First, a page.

The Citizens United case was correctly decided, says Michael Kinsley. And he is right. [Vanity Fair]
All minimum wage laws are bad economics, but Seattle’s new law adds its own potentially unconstitutional twist: harsher terms for out-of-state businesses [Ilya Shapiro and Jayme Weber, Cato]
- In Tyson Foods v. Bouaphakeo, Kennedy preserves statistical sampling as a way of proving classwide liability; liberal side would have prevailed even with Scalia on court [Mark Moller/PrawfsBlawg, Daniel Fisher, Paul Karlsgodt]
- Cato’s amicus brief suggests nifty administrative-law fix by which Court could excuse Little Sisters of the Poor without stoking culture war [Ilya Shapiro]
- Oral argument in case on whether RICO racketeering law applies extraterritorially [Daniel Fisher, first and second posts; RJR Nabisco v. European Community]
- Luis v. U.S.: oddly split Court restricts freezing of untainted assets when needed to pay for criminal defense [Jonathan Adler, Scott Greenfield]
- Caetano: Court tells Massachusetts to revisit its opinion that Second Amendment cannot apply to stun guns [Jonathan Adler, Eugene Volokh]
- As predicted, Court won’t take up weak claim by Oklahoma and Nebraska that Colorado’s pot law harms them [Tim Lynch and Adam Bates]
- Amicus wranglers, amicus whisperers; friends of court seen to display flock, herd, pack behavior [Adam Liptak, New York Times]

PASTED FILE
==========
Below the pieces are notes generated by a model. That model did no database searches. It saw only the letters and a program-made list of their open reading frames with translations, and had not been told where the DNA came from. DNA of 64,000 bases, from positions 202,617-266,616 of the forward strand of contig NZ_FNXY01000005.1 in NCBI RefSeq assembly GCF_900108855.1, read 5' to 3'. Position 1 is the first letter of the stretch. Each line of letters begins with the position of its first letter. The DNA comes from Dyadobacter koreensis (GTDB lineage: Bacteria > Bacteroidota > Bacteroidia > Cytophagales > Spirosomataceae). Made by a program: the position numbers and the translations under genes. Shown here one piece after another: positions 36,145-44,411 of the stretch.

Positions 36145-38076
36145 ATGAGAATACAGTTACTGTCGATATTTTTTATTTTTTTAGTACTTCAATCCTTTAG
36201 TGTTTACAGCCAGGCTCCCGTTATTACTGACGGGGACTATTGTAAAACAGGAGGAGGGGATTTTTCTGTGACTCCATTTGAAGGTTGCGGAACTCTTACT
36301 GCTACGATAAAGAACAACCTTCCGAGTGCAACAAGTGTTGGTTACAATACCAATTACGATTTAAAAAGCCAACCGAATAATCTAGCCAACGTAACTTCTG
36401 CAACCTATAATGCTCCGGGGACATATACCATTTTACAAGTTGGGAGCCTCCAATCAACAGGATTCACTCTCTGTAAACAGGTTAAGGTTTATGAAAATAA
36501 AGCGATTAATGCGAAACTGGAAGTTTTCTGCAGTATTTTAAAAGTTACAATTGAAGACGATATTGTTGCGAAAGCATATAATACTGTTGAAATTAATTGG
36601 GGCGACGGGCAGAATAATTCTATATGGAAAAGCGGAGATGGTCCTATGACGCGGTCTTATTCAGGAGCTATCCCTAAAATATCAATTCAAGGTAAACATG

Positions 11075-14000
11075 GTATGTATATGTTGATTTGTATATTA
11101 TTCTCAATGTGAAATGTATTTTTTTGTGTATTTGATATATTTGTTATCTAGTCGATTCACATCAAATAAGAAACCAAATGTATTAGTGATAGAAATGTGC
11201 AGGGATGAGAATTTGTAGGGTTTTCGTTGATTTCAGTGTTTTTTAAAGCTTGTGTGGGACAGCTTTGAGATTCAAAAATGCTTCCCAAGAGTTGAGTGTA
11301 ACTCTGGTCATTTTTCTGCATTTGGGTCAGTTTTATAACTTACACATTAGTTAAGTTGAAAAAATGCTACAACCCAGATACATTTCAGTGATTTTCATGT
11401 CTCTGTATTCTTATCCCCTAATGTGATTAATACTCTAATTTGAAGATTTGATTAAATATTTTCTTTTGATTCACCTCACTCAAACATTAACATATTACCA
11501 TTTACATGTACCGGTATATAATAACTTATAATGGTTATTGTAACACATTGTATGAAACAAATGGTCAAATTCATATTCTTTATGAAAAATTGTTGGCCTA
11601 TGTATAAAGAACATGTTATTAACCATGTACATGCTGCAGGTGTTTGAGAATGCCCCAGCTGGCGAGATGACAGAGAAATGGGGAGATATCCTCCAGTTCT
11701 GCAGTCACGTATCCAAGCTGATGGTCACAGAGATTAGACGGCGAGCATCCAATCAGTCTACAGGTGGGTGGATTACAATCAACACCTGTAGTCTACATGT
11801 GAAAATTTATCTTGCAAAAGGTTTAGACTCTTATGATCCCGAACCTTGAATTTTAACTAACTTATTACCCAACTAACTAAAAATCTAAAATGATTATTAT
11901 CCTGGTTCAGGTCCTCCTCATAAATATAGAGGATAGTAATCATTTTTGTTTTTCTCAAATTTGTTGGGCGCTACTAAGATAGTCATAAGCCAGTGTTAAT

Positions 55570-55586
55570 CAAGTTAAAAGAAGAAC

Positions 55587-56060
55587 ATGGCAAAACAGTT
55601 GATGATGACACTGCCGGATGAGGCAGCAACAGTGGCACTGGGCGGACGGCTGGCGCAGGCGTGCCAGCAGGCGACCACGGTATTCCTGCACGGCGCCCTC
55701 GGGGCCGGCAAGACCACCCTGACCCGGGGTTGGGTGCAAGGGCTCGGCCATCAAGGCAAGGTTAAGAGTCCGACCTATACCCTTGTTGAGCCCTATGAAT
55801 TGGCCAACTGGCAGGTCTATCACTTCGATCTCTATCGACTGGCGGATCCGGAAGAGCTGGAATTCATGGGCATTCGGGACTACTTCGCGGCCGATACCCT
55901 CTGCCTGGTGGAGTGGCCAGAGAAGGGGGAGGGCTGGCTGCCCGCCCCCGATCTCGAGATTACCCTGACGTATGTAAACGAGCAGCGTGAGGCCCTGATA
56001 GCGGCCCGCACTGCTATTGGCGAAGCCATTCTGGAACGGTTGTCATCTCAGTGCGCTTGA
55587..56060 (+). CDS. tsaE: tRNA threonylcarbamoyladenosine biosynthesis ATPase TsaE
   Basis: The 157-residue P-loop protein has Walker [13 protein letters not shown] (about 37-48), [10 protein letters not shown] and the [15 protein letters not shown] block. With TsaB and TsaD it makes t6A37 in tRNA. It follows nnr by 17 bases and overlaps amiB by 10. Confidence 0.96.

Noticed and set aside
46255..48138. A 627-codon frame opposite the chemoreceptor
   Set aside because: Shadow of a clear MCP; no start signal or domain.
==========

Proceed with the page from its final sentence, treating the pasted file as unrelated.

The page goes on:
Abood abides: a 4-4 Supreme Court split leaves in place earlier precedent providing that public employees can be required to pay union “agency fees” spent on activities of which they may not approve. Cato reactions: Trevor Burrus (“The lack of a blockbuster decision in Friedrichs is one of the most significant immediate consequences of Scalia’s death”), Jason Bedrick (“Not only do agency fees violate the First Amendment rights of workers by forcing them to financially support inherently political activities with which they may disagree (as my colleague Ilya Shapiro and Jayme Weber explained), but the unions often negotiate contracts that work against the best interests of the workers whose money they’re taking.”). Bonus: Charles C.W. Cooke (NEA president’s “Orwellian” words on case). Earlier here.
- Soon after reports that World Health Organization wants to keep kids from viewing classic films depicting smoking, purported class action lawsuit seeks damages from Hollywood for not instituting such a ratings policy [Courthouse News]
- UK police arrest another man over dumb political tweet, defend our First Amendment to make sure such things don’t happen here in US [Telegraph] “How about we ‘defend European values’ by not arresting people who say stupid things?” [Brendan O’Neill, Spectator]
- The monocle that blinked: New Yorker magazine now often found on wrong side of free speech issues [Jamie Kirchick/Commentary, earlier]
- What does Donald Trump really think about suing the press? Ann Althouse goes line by line through what he told the Washington Post at an editorial board meeting [earlier here, here, etc.]
- High court should step in against law regulating speech regarding ballot measures by small, low-budget groups [John Kramer, Institute for Justice on Justice v. Hosemann] Paul Sherman of Institute for Justice joins Trevor Burrus and Aaron Ross Powell for a discussion of the First Amendment, political and occupational speech [Libertarianism.org]
- Merrick Garland’s record on First Amendment issues [Ronald Collins] State of play in the Supreme Court on First Amendment cases this term [same; published before 4-4 outcome in Friedrichs]